@abzillah: If they last 10,000 km, I'm willing to give them to a homeless after that. If you buy the most expensive set of Hope brakes currently available ($460 on CRC), they'll cost you 4.6 cents per km ridden. That's probably less than what you eat/drink while riding.
  • 1 0
 @Extremmist: Yeah, 4.6 cents is cheap; I only change the rear brake, so it's likely cheaper than that. The front brake is perfectly fine, just changed the pads. So far I have put about 3,000km on the new rear brake.
I just wish the parts to rebuild the brakes were less expensive; half the price of a new brake would be reasonable, but currently it's only $10 cheaper than buying new brakes.

@SethStar, Thanks, I'll check Casino Bicycles out. I have driven through Hemet a few time on my way to Idylwild.
  • 1 0
 @yuroshek: Hope is basically "set it and forget it". As long as you maintain their products (like you're supposed to) everything works like a gem. Absolutely love their brakes. They work, they are quality and they are simple to maintain. You get what you pay for and Hope has never disappointed.
  • 17 3
 I hope you're listening, Hope: enough with the "Team" green - you'd have a lot of happy new customers if you made that colour an option for the general public. Brakes in particular.
  • 38 0
 But then it would just be "boring green colour that nobody likes". Isn't it just the exclusivity that people really want? Hope are already wanted for colour matching crimes, I call for further restrictions on coloured products. People can't be trusted.
  • 5 1
 @ThomDawson: Well in that case surely they should pull the ano purple? Just flor clarity: when I meant green, I meant that anodised emerald green, not the amoebic dysentry green that they use for their logo.
  • 2 1
 @DokonjoDaikon: Well I was just kidding, my views on coloured products are in line with my views on everything - pro choice. But I would also rather companies aimed to sell product based on function rather than how bright they are and flashy they are. The 'team green' is Hopes way of taking it to the next level, people want what they can't have. This got a bit serious all of a sudden, somebody bust out some puns quick.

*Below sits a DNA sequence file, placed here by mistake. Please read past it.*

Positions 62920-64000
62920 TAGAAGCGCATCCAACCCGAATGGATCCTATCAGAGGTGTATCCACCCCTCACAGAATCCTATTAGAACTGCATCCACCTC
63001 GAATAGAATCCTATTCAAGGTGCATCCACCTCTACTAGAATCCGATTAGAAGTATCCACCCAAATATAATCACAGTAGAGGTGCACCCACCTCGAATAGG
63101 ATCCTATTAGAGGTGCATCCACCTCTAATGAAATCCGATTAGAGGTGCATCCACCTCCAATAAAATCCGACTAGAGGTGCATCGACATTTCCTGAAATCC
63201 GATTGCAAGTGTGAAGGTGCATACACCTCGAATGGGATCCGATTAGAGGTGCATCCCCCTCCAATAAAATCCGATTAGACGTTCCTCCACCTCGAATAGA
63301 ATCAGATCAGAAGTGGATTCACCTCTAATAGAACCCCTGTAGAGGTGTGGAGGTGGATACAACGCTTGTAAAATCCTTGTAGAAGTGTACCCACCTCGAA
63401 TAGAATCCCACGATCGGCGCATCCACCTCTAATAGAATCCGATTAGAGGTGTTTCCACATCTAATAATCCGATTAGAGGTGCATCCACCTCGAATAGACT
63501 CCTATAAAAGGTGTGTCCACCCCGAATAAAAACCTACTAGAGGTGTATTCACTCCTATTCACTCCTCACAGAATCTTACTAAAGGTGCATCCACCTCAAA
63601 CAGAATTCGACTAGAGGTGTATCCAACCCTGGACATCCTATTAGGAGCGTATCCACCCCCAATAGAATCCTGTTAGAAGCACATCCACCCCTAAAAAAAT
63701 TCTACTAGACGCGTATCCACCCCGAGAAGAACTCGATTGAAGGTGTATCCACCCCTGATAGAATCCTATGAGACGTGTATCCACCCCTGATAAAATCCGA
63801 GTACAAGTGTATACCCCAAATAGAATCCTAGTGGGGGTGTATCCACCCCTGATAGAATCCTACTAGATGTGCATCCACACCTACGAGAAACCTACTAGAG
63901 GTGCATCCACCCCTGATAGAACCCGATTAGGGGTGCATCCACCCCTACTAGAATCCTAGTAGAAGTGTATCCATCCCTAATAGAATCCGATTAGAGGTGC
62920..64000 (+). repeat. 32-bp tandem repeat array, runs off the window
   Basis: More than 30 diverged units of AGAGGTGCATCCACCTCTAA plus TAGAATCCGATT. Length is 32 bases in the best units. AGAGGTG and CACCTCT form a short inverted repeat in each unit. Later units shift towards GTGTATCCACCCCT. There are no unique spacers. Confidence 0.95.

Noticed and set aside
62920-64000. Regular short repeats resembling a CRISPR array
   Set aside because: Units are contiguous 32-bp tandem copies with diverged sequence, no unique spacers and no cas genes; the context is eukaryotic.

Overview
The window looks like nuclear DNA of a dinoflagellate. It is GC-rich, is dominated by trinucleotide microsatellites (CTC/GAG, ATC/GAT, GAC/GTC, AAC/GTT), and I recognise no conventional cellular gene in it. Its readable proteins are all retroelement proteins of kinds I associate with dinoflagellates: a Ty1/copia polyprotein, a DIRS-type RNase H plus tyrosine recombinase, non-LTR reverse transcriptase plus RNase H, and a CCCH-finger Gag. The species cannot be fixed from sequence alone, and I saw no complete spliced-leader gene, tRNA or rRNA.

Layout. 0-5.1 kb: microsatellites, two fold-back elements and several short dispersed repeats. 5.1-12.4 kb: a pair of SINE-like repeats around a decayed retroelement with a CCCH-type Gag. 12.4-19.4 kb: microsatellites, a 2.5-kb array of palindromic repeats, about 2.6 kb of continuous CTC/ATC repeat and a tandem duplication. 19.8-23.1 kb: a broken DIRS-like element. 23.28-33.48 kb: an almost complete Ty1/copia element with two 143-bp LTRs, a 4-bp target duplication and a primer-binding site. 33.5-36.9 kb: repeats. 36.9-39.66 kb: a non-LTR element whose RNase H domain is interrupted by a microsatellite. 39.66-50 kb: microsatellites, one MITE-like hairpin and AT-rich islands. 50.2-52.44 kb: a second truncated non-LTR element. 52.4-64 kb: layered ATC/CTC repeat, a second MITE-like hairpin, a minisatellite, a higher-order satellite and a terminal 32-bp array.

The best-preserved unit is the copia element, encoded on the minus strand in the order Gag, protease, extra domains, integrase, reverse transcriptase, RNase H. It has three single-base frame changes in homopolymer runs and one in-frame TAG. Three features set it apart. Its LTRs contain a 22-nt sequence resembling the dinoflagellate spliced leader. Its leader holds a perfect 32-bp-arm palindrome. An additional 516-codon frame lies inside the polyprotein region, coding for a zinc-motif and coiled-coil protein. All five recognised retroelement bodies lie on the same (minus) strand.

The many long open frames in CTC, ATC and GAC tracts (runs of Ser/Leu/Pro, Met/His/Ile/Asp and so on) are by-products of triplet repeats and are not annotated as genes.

• 19 2
 @ThomDawson: The cost of the Hope Team Green stuff would brake the bank. Orange you glad they have plenty of other colour options though, this article really blue my mind.
  • 4 0
 As far as I remember, the main reason for not offering the green option is that it usually doesn't last as long as the other colours. And as much as a sponsored rider may not care, a customer would be pretty mad if after a year the green has become a faded green ... May be wrong though..
  • 1 0
 I managed to get myself the ltd edition purple top caps for the V2 evos on mine plus matching purple bore caps and adjusters. The top caps were a batch mistake by hope and they had a very small run of them. The green is cool looking but as suggested below it doesn't seem to last as long as the other colours. On the other hand though Hope products are incredibly good quality, i ran the same set of pro II hubs for 5 years and didn't have to touch them, except to upgrade to stainless steel freehub for more noise, same with my old brakes, 7 years and still going strong, few bleeds, internals never replaced and still stop on a 6 pence
  • 5 1
 @mretard: do they have 6 pence coins in Scotland?
  • 1 0
 The pewter color is pretty nice. For the most part though I have had a hard time ordering anything that's not black from my local bike shops.
  • 1 0
 @tigerteeuwen: I liked that gunsmoke colour too but it got the sack a year too soon. I've gone silver for my pro 4s
  • 2 0
 @mikeyspaff: haha I'm from Yorkshire but live up here Wink